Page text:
As the Pacific Northwest hunkers down, huddles up, and prepares to be pummeled by snow, Washington Governor Jay Inslee has declared a state of emergency and warned the state’s residents to avoid driving in what could be one of the most intense snowstorms the state has seen in some time.
“Everyone in our state needs to focus on preparing for the snow and staying safe,” Inslee said in a statement Friday. “Weather forecasters predict this may be a storm unlike one we’ve seen in many years. I encourage everyone to stay off the roads if possible and plan ahead if you must travel.”
Hundreds of flights were canceled or delayed in the Seattle area as of Friday evening as the Seattle-Tacoma International Airport reported more than 4 inches of snow, according to the National Weather Service. And it may not let up anytime soon: Snowfall is expected through the evening and into Saturday.
The frigid temperatures and nasty weather that have gripped Washington this month have created a potentially life-threatening problem for those in the area without a roof over their heads. The Seattle Times said Friday that the King County Medical Examiner’s office reported its first death attributed to hypothermia after a man was found at one of the city’s light-rail stations earlier in the week. The paper reported the 59-year-old man may have been homeless.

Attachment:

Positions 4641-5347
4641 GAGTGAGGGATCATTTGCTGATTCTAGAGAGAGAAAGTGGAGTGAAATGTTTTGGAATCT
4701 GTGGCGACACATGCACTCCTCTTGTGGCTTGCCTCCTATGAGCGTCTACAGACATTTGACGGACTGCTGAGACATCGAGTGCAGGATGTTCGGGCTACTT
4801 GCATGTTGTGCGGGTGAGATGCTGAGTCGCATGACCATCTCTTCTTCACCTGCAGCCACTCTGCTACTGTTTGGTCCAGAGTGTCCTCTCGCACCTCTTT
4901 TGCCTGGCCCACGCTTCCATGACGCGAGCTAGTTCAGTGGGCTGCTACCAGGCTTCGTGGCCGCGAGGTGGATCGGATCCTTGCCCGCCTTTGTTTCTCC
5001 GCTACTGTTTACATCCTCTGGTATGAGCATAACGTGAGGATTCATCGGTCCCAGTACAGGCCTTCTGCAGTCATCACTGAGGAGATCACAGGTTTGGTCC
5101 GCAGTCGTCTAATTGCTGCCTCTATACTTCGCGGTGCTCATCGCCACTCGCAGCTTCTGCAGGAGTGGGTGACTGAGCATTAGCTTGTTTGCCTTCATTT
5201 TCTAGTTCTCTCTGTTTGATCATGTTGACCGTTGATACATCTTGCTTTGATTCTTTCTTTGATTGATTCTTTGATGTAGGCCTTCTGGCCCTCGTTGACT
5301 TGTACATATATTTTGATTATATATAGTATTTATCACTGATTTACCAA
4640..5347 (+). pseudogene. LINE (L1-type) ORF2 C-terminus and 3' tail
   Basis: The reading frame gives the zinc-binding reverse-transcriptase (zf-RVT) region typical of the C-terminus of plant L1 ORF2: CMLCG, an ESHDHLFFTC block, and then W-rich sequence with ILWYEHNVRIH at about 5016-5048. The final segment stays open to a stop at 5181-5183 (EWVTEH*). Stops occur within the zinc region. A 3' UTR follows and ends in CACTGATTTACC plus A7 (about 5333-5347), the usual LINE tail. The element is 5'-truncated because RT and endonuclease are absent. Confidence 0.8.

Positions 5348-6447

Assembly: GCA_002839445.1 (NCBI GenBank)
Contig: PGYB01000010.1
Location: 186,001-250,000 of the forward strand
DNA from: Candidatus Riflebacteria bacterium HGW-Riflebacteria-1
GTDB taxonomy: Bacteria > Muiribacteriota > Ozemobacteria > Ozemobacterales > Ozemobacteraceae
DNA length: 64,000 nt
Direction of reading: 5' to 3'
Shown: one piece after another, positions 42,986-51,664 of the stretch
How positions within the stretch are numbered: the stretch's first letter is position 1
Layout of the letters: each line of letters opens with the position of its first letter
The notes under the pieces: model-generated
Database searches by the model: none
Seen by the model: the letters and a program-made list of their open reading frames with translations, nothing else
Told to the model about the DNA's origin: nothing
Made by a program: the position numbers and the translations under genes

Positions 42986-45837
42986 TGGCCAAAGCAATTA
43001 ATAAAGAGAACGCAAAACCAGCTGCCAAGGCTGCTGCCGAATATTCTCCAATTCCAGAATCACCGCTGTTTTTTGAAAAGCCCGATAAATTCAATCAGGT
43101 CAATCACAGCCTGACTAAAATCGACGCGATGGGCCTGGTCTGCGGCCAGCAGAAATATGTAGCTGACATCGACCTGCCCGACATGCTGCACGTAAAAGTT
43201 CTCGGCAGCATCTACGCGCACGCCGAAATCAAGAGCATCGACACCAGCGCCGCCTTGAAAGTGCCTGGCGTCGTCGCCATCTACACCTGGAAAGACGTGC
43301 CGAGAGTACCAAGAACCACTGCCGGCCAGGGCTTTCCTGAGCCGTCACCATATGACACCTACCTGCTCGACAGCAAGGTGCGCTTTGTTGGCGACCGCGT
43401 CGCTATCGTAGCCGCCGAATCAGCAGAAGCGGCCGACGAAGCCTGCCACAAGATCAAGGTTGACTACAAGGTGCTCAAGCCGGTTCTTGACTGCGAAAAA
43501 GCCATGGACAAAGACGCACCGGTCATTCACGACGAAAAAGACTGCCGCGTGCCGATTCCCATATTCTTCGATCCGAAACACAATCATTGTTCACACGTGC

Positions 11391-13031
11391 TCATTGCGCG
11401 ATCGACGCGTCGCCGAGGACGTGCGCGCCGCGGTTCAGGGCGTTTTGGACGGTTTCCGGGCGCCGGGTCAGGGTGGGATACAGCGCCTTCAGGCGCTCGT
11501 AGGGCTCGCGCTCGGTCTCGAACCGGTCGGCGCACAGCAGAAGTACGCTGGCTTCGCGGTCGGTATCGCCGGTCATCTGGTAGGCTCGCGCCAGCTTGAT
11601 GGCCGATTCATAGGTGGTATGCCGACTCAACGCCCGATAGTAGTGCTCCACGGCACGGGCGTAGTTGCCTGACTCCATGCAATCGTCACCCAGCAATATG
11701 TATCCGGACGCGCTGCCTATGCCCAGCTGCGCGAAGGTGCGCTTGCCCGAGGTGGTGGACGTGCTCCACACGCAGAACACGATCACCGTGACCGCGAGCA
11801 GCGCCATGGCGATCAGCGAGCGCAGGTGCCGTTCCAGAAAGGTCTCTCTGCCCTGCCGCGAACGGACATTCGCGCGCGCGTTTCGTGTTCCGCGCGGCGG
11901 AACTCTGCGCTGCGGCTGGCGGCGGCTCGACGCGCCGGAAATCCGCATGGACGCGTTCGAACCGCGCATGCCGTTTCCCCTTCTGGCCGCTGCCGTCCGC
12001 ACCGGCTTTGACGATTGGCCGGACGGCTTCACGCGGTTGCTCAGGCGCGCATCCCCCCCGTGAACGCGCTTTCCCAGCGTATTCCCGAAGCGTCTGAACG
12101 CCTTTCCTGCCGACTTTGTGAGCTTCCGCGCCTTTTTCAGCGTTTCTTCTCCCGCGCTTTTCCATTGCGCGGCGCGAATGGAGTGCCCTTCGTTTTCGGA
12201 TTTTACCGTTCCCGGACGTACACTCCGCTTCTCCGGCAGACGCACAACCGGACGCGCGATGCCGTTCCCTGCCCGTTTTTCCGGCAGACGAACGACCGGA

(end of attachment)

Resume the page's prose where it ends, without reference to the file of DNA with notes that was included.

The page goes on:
Seattle officials expanded shelter spaces for adults and families in preparation for the nearing storm, with King County Executive Dow Constantine saying at a news conference that if anyone comes to a shelter facility, “we—the county, the city—we will find a place for you to be safe overnight,” according to the Times.
People in the Washington area are being advised to “limit” time outside and keep off roads if they can be avoided, Inslee said. Anyone who absolutely must travel and becomes stranded or trapped in their car is advised to stay inside the vehicle rather risk braving freezing temperatures.
The Washington State Department of Transportation also noted that anyone behind the wheel during the snowstorm should use extreme caution around those working to keep roadways safe.
“Whether it’s snowplows or emergency responders, please slow down around road workers and give them as much room as possible,” the agency tweeted Friday. “The safer they are, the faster they can get things cleared. Help them help you.”